To test water sources for MC-LR, samples must be transported to a laboratory where they can be examined by trained technicians. The process can be both time-consuming and costly, but the UCF-developed biosensor could solve those problems.

The UCF-developed device would be portable, cost effective and located onsite, so that MC-LR blooms could be detected early on. The device will use an antibody to detect the harmful algae, and the students are currently fine-tuning its detecting capabilities.

Biden administration restores the power of states and tribes to review projects to protect waterways

States and Native American tribes will have greater authority to block energy projects such as natural gas pipelines that could pollute rivers and streams under a final rule issued Thursday by the Biden administration.

The rule, which takes effect in November, reverses a Trump-era action that limited the ability of states and tribes to review pipelines, dams and other federally regulated projects within their borders. The Environmental Protection Agency says the new regulation will empower local authorities to protect rivers and streams while supporting infrastructure projects that create jobs.

“We actually think this is going to be great for the country,” said Radhika Fox, assistant administrator for water. “It’s going to allow us to balance the Biden administration goals of protecting our water resources and also supporting all kinds of infrastructure projects that this nation so desperately needs.”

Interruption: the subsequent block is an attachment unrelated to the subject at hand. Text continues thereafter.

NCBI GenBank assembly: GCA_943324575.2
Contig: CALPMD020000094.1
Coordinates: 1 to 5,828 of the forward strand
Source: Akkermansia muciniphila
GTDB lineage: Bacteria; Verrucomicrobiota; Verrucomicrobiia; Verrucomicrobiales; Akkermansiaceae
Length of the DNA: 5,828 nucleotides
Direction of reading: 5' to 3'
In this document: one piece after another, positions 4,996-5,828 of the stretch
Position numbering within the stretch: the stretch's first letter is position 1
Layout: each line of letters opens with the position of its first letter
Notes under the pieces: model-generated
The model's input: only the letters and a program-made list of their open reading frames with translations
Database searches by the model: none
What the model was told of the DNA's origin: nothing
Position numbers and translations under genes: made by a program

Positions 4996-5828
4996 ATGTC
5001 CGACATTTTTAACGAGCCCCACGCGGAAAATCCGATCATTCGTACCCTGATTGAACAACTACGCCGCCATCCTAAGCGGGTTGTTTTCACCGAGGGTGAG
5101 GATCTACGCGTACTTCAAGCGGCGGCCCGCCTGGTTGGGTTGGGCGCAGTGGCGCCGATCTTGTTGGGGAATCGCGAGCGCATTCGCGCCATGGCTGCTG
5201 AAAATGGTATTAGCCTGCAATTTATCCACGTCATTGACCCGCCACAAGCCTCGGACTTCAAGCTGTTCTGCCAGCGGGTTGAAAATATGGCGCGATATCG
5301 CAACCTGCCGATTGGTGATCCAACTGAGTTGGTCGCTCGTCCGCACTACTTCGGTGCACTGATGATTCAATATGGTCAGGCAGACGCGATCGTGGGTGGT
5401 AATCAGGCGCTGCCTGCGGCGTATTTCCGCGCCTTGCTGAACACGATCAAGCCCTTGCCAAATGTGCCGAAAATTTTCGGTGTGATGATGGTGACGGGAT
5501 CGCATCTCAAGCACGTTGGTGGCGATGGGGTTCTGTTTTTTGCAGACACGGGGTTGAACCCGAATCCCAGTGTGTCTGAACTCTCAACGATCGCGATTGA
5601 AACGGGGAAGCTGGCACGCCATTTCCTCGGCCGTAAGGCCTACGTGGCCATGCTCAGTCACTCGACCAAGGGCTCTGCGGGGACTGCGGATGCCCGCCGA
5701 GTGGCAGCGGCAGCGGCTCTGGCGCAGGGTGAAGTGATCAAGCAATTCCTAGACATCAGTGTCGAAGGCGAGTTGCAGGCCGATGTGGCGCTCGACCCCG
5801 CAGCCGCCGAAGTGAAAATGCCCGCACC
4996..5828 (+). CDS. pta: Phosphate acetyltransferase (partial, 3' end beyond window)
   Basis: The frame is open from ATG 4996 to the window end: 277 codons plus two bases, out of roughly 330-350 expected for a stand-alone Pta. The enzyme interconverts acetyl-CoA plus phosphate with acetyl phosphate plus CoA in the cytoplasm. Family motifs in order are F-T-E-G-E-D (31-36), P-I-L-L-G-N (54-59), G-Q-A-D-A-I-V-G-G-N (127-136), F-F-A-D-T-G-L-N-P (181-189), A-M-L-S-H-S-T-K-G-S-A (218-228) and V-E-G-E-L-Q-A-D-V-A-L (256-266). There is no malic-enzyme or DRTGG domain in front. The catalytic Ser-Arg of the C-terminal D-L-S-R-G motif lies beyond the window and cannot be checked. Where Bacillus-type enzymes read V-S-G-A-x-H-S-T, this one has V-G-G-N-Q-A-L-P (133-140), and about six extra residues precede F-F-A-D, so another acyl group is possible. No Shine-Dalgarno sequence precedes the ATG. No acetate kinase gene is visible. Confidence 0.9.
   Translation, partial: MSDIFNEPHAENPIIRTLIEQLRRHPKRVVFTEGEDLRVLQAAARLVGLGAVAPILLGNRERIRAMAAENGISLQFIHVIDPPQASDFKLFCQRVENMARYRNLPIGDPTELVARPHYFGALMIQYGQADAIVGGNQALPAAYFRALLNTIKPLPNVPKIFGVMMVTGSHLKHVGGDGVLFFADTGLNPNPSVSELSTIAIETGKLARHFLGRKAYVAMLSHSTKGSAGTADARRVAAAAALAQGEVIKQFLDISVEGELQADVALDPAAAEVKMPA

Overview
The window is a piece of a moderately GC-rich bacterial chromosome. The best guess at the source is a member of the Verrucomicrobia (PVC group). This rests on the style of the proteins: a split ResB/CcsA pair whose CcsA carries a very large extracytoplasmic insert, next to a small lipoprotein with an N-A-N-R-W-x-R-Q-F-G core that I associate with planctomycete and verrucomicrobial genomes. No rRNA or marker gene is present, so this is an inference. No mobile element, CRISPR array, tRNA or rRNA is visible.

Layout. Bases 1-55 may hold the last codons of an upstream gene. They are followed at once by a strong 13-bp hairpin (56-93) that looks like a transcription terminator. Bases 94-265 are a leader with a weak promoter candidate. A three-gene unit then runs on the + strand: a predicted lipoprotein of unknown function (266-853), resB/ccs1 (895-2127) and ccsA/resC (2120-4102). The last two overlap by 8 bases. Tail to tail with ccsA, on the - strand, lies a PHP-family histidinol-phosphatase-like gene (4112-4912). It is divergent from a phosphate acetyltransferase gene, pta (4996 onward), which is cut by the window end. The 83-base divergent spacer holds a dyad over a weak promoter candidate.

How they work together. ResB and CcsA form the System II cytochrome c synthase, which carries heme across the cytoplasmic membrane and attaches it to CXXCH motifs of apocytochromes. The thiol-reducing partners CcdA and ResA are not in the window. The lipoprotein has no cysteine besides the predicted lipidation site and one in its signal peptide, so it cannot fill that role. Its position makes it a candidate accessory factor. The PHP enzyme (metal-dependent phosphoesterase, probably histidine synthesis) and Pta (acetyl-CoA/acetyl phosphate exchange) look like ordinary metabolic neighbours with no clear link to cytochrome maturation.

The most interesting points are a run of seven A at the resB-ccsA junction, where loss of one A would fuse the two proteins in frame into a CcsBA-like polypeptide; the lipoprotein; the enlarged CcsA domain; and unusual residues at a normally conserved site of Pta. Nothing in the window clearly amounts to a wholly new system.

But Fox acknowledged at a briefing that the water rule will be significantly slimmed down from an earlier proposal because of a Supreme Court ruling that weakened regulations protecting millions of acres of wetlands. That ruling, in a case known as Sackett v. EPA, sharply limited the federal government’s jurisdiction over wetlands, requiring that wetlands be more clearly connected to other waters such as oceans and rivers. Environmental advocates said the May decision would strip protections from tens of millions of acres of wetlands.

Polk County’s Tiger Creek Preserve is now part of the Great Florida Birding Trail

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When you want to know where to go in Florida to see native birds, butterflies and more, head for the Trail. Sites listed on the official Great Florida Birding and Wildlife Trail are selected for inclusion based on their unique wildlife viewing opportunities and ecological significance, educational opportunities, access for the public and resilience to recreational use. The Florida Fish and Wildlife Conservation Commission (FWC) has proudly selected 14 new sites to receive this distinction.